“You can’t pick up a newspaper these days without seeing articles about policies informed by scientific research.. as scientists, we are trained to speak in jargon and not to think about our audience. Bottom line: we need to become better communicators,” said James Lowenthal, the astronomy professor who designed the Smith course with funding from the National Science Foundation.
#SCICOMM In Action
Biologist Sheila Patek has faced criticism for her research on mantis shrimp and trap-jaw ants. In recent months, members of Congress have called her studies a waste of taxpayer money. Tonight, she explains how dismissing her work misses the aim of scientific research and discovery.
Watch a conversation about extinction with Pulitzer Prize winning author Elizabeth Kolbert and Duke University conservation ecologist Stuart Pimm. Elizabeth Kolbert is the bestselling author of The Sixth Extinction: An Unnatural History and a staff writer at the The New Yorker. The Alda Center is a proud partner in bringing you this recorded broadcast.
Biomedical scientists like Chris Vakoc have recently gained an unprecedented ability to edit life’s instruction manual – DNA – with a new tool whose ungainly name – CRISPR-cas9 – is (thankfully) usually shortened to “crisper.” Chris will share with host Graham Chedd and our audience how the technology was discovered, how it works and some of the astonishing things it can do.
Watch a conversation focusing on finding the humor in science. This Kavli Conversation, sponsored by the Science, Health and Reporting Program at NYU and the Kavli Foundation, features two special guests, Mary Roach and Randall Munroe. The Alda Center is a proud partner in bringing you this recorded broadcast.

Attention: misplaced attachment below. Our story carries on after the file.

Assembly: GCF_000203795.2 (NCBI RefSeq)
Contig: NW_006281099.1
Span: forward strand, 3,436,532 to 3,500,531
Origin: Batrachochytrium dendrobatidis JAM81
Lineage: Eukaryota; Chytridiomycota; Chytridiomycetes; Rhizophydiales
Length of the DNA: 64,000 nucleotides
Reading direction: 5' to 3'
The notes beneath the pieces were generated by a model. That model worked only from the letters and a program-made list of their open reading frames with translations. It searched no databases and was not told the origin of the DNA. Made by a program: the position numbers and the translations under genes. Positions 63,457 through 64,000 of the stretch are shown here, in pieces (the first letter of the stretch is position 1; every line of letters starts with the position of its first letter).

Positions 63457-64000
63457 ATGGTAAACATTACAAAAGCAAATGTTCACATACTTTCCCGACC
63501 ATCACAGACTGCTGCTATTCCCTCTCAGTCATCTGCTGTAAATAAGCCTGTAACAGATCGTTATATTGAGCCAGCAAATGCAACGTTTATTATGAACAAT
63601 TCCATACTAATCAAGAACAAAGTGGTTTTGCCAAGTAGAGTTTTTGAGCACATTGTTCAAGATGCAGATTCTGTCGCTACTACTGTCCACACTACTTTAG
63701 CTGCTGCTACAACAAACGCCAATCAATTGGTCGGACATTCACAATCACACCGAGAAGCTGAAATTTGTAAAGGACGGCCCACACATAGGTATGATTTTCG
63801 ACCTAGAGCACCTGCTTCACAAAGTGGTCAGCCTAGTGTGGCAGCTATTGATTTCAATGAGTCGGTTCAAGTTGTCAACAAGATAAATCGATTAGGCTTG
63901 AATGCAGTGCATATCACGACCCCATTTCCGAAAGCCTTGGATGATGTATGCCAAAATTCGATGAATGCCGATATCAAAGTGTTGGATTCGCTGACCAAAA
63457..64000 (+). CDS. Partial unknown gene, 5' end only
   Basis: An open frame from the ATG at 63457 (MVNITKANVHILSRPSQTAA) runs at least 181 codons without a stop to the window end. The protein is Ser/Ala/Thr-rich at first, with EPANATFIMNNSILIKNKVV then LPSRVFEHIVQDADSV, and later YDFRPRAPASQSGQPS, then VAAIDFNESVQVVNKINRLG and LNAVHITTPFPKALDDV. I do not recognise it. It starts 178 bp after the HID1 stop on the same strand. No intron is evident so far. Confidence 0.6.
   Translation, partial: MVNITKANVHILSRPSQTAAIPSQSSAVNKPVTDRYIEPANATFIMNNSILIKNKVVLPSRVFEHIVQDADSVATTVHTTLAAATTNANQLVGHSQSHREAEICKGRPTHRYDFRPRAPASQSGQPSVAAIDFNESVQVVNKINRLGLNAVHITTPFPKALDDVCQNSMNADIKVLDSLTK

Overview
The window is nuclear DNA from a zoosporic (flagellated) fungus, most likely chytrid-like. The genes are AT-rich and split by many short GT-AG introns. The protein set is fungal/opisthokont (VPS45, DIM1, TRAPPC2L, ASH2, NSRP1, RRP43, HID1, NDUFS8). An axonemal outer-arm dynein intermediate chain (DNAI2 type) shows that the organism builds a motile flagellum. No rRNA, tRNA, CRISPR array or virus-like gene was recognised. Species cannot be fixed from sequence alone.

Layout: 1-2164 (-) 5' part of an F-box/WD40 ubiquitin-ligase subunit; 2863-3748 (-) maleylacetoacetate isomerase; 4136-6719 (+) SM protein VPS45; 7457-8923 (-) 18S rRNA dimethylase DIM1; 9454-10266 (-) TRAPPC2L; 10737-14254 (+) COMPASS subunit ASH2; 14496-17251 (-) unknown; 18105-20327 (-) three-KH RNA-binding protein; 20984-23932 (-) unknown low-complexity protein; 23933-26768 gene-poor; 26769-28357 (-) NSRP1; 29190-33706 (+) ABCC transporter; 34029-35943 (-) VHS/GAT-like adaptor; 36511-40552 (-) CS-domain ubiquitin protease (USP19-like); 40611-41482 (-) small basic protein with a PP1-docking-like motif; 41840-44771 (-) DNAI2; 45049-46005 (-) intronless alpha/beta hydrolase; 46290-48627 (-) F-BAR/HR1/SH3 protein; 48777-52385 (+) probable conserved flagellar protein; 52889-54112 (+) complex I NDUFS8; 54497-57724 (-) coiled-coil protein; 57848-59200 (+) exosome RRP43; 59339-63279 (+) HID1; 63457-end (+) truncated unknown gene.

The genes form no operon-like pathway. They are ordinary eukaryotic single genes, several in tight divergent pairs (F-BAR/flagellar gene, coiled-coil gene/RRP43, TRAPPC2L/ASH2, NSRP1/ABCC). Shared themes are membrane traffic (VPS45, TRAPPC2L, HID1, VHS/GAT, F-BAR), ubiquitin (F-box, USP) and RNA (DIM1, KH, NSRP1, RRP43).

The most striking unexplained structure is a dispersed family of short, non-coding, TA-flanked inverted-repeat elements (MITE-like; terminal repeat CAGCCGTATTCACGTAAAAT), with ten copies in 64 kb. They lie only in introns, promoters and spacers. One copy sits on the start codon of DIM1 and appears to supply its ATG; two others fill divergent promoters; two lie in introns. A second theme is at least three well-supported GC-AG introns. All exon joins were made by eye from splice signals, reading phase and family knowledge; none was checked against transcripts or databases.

For all of us who take on the challenge of science communication, the excitement of the 2016 Nobel Prize season was palpable. The Nobel Prize makes science more accessible for the general public, reminding everyone that science is important, interesting and relevant. We're inspired to keep this momentum going year-round by partnering with organizations and people who are getting creative to improve communication about science and medicine.
The first penguin Heather Lynch saw in Antarctica fell on its head. Happily it was quickly back on its feet -- testament to penguins' resilience. Since then, Heather has counted many thousands of penguins (she loves math) as she tries to figure out how global climate change is affecting penguin populations in one of the most rapidly warming regions of the planet.
Watch a conversation on the microbiome with the wildly popular science writer (and now best-selling author) Ed Yong and the eminent microbial geneticist and museum curator Susan Perkins. This event is another in a series of Kavli Conversations on Science Communication sponsored by the Kavli Foundation and the Science, Health and Environmental Reporting Program at NYU. The Alda Center is a proud partner in bringing you this broadcast.
Like so many brilliant innovations, the idea seems obvious in hindsight. Just combine college, coffee, and chemical engineering. Of course! But no one, apparently, hit upon this magic formula until a few years ago...
Mario Livio is an astrophysicist and author who worked on the Hubble Space Telescope (HST) for over two decades. Livio often works at the intersection of art and science, which makes him uniquely qualified to expound upon our place in the universe, both scientifically and philosophically.